Blue Galaxy Could Hold Clues To The Origin Of The Universe

Leoncino has not changed much in 13 billion years. NASA/A. Hirschauer & J. Salzer/Indiana University/J. Cannon/Macalester College/K. McQuinn/University of Texas.

Looking for clues about the early universe is often like the proverbial needle-in-a-haystack, but once in a while astronomers are able to spot objects that can open new doors into the distant past.

This is the case of AGC 198691, a small blue galaxy located 30 million light-years away in the constellation of Leo Minor. The object has the smallest fraction of heavy elements – referred to as metals in astronomy – ever seen in a galaxy, indicating that its material hasn’t changed much since the Big Bang. A paper describing the discovery was published in the Astrophysical Journal.

"Finding the most metal-poor galaxy ever is exciting since it could help contribute to a quantitative test of the Big Bang," Professor John J. Salzer, of Indiana University and senior author of the paper, said in a statement. "There are relatively few ways to explore conditions at the birth of the universe, but low-metal galaxies are among the most promising."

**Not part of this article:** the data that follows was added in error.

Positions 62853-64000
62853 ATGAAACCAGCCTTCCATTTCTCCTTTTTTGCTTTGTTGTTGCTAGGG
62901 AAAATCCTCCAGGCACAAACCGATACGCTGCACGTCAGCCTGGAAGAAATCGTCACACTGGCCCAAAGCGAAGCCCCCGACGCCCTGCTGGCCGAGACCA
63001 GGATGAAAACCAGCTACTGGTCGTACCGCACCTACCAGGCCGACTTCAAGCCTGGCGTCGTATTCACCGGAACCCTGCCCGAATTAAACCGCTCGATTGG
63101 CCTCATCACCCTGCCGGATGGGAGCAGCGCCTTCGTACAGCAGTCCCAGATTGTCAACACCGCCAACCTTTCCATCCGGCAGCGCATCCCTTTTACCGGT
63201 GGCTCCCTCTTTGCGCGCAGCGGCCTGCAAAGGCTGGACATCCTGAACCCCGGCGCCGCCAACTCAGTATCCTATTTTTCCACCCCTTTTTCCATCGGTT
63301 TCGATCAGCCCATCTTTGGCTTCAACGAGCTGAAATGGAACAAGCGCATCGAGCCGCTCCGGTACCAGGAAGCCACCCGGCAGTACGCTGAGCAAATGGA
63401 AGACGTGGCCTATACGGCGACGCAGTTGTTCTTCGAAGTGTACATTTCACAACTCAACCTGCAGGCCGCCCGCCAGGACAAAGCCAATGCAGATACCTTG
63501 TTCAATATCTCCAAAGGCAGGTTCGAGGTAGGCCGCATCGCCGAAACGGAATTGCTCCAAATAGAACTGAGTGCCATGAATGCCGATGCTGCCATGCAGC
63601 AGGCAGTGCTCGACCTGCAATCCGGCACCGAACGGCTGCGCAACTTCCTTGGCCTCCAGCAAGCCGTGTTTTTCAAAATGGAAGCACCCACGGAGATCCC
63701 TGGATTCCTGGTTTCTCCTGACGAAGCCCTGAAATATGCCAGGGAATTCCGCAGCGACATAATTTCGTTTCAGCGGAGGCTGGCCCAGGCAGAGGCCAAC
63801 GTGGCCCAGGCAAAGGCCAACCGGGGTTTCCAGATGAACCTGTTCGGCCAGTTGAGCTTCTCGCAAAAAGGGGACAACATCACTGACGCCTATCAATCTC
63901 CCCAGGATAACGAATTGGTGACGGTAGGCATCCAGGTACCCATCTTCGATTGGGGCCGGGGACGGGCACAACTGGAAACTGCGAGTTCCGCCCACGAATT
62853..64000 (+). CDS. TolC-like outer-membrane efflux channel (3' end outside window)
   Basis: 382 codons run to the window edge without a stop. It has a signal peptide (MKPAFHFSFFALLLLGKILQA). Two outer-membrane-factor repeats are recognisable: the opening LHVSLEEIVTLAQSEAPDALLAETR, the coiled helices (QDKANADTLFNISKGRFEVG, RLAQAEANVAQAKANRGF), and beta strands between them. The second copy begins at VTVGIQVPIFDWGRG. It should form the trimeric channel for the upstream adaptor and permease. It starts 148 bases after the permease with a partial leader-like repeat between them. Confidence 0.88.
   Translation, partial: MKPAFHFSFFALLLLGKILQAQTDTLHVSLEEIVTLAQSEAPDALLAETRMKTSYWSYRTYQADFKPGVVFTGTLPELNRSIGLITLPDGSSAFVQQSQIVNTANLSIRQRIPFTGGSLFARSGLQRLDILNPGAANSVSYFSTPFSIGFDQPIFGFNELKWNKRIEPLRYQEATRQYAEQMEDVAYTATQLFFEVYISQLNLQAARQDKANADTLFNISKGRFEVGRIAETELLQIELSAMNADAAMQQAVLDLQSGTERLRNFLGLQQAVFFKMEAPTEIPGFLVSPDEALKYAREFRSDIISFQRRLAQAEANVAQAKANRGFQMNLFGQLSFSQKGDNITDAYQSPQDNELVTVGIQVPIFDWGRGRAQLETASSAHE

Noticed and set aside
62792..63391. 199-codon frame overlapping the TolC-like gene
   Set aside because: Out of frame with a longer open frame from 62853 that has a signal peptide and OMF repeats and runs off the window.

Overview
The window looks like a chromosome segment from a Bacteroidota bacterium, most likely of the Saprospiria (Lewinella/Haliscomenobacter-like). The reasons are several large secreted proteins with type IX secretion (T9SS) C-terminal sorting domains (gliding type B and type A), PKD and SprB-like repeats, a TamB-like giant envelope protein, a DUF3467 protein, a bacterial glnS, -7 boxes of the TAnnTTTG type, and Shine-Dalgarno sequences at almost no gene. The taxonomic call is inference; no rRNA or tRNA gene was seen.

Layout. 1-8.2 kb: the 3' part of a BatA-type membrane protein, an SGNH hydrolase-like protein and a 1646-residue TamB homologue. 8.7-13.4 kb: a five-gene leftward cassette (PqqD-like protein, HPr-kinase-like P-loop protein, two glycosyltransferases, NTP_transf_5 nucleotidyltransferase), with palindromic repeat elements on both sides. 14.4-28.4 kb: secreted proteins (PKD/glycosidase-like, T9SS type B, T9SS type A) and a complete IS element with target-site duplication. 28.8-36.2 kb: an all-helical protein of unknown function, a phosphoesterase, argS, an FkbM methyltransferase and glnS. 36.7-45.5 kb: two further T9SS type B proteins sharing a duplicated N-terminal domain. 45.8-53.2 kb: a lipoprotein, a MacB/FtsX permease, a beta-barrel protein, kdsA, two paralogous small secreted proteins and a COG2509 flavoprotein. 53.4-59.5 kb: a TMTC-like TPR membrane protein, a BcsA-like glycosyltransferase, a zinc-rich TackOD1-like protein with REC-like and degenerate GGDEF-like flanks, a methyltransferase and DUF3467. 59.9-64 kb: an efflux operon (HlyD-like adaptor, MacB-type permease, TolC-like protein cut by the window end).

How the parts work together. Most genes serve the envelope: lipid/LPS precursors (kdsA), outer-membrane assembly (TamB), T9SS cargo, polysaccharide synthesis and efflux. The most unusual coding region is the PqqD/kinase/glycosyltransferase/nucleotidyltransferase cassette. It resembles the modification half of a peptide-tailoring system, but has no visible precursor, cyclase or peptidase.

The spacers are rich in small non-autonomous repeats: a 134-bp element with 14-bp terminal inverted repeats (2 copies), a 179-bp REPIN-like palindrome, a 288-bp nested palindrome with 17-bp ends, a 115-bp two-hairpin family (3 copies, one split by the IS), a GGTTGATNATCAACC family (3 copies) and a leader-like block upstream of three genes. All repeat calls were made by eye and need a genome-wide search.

The metals like carbon, oxygen, and so on are produced by stars and spread throughout interstellar space by supernovae. AGC 198691 has just 1.3 percent the metallicity of the Sun, a sign that very little star formation has happened since its formation.

Without much "contamination," the composition of the galaxy, which has been nicknamed Leoncino (Italian for "little lion"), can be used to compare whether the predicted abundance of primordial hydrogen and helium matches with the observations.

Leoncino’s uniqueness doesn’t stop at its low metallicity. The galaxy is a "dwarf," about 1,000 light-years across and made of a few million stars. An average system like the Milky Way is about 100 times wider and contains between 200 and 400 billion stars. Although Leoncino has some recently formed stars, responsible for its blue color, the galaxy has the lowest luminosity ever observed for this kind of object.

"We're eager to continue to explore this mysterious galaxy," added Salzer. "Low-metal-abundance galaxies are extremely rare, so we want to learn everything we can."

The team is pursuing follow-up observations with several instruments, including the Hubble Space Telescope. A better understating of these galaxies will lay the groundwork for the potential detection of even more metal-poor objects by the next generation of observatories. 

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